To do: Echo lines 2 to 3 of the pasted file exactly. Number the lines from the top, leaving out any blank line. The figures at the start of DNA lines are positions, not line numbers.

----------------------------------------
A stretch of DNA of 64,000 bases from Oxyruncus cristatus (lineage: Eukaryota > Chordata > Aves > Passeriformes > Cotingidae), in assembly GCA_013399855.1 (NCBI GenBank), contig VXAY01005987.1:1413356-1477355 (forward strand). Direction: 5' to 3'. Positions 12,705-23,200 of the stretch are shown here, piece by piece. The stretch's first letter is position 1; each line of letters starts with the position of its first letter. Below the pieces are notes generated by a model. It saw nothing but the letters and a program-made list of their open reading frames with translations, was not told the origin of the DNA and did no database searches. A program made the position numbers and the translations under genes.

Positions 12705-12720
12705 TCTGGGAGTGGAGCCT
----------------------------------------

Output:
Positions 12705-12720
12705 TCTGGGAGTGGAGCCT